Hedge funds end run of wrong-way gold bets as Fed sparks decline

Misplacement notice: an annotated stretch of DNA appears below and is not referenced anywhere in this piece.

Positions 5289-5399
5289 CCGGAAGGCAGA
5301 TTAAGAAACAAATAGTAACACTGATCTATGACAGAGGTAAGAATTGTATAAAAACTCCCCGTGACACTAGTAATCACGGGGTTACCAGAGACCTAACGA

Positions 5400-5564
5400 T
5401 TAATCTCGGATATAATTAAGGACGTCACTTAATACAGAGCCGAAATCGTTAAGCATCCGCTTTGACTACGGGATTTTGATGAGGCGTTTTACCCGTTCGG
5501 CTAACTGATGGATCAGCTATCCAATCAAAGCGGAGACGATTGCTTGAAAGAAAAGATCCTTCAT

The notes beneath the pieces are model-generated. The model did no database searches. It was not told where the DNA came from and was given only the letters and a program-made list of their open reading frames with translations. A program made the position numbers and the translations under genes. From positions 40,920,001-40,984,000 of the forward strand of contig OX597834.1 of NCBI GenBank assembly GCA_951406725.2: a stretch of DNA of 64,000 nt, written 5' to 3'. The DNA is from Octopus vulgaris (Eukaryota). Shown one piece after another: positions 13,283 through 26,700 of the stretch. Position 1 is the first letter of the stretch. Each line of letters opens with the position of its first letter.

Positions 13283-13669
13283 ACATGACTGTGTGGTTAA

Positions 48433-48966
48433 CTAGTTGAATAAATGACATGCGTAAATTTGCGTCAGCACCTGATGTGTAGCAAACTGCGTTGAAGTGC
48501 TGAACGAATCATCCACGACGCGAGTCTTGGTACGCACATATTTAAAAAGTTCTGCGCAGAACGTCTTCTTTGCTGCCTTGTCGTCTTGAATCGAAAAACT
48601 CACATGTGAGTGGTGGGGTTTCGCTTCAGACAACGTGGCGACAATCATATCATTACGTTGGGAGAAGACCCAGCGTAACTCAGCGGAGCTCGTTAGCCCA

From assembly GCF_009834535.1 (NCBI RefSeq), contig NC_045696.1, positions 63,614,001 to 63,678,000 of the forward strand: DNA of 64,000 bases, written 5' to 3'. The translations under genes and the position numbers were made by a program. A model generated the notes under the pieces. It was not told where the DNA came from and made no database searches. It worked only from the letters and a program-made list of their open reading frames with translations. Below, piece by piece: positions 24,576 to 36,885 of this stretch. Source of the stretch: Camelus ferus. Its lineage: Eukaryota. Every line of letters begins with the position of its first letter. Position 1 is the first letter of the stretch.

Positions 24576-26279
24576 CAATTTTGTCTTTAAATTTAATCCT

After two months of a lackluster track record in gold, hedge funds finally backed away from bullish bullion bets just before the Federal Reserve drove the biggest weekly price drop in two months. Money managers cut their net-long position for the first time in six weeks, US government data show. Prices slumped 1.8% last week after Fed officials said they are still considering raising US interest rates this year, cutting demand for the metal as a store of value. More than $1.05 billion was wiped last week from the value of exchange-traded products that are backed by physical gold, the biggest drop since late July. The fortunate timing comes after speculators bet the wrong way on bullion about half the time over the past two months. The funds had been positioning for a rally, boosting their holdings by more than 17-fold since mid-September, before cutting back last week. The Fed’s policy statement helped underscore the view of Goldman Sachs Group Inc., which stuck by its bearish outlook even as investors including billionaire Paul Singer said the metal was being overlooked. “If the monetary policy becomes more firm going forward, that’s going to be a bit of a headwind against the price of gold,” said Kevin Caron, a market strategist and portfolio manager who helps oversee $170 billion at Stifel Nicolaus & Co. in Florham Park, New Jersey. “It makes the dollar more attractive, and by extension, gold less attractive. Our judgement is just to continue to wait,” before adding gold back into the portfolio, he said. Futures have dropped 3.7% in 2015 to $1,139.80 an ounce on the Comex in New York. Tighter monetary policy makes the metal less competitive against assets that provide interest payments or dividends, such as bonds or equities. The net-long position in gold futures and options slid by 1% to 120,645 contracts in the week ended Oct. 27, according to US Commodity Futures Trading Commission data released three days later. Long wagers fell by 4.3%, the first drop since Sept. 15. While the funds were prescient enough to trim their bets on a rally, they missed out on the opportunity to profit by wagering on declines. Short positions fell by 15% to 31,943 contracts, the lowest since February. Investors could’ve taken the advice of Goldman analysts, who on Oct. 21 said the Fed will probably raise interest rates in December and that the shift in policy would hurt gold. The bank forecasts prices to retreat to $1,050 in six months and $1,000 in a year. Goldman stayed bearish even as some traders speculated that slowing growth in China would push the US central bank to signal that rates would stay near zero% for longer. Instead, officials removed a reference to global risks in their Oct. 28 statement and said American economic growth remains “moderate.” Fed-fund futures show the odds of a rate rise in December are now 50%, up from 35% on Oct. 27. “I can’t see a strong asset allocation justification for gold,” Frances Hudson, an Edinburgh-based global thematic strategist at Standard Life Investments, which oversees $393 billion. “From an investment perspective, you can get paid on an ongoing basis for holding things other than gold.” The metal is heading for a third straight annual decline, the longest slump since 1998. The lower prices may start to attract jewelry and coin buyers, especially in Asia. In China, gold demand may match or exceed the record in 2013 as consumers seek protection against financial-market turmoil and the yuan devaluation, according to the Chinese Gold & Silver Exchange Society. In India, imports tripled to 152.9 tons in August, the Directorate General of Commercial Intelligence and Statistics said last week. “It’s not like nobody’s buying the stuff,” said Maria Smirnova, a Toronto-based portfolio manager at Sprott Asset Management, which oversees $7.8 billion. “Definitely, longer term and looking into next year, I’m hopeful that we will have a rally.” (By Luzi-Ann Javier/Bloomberg)

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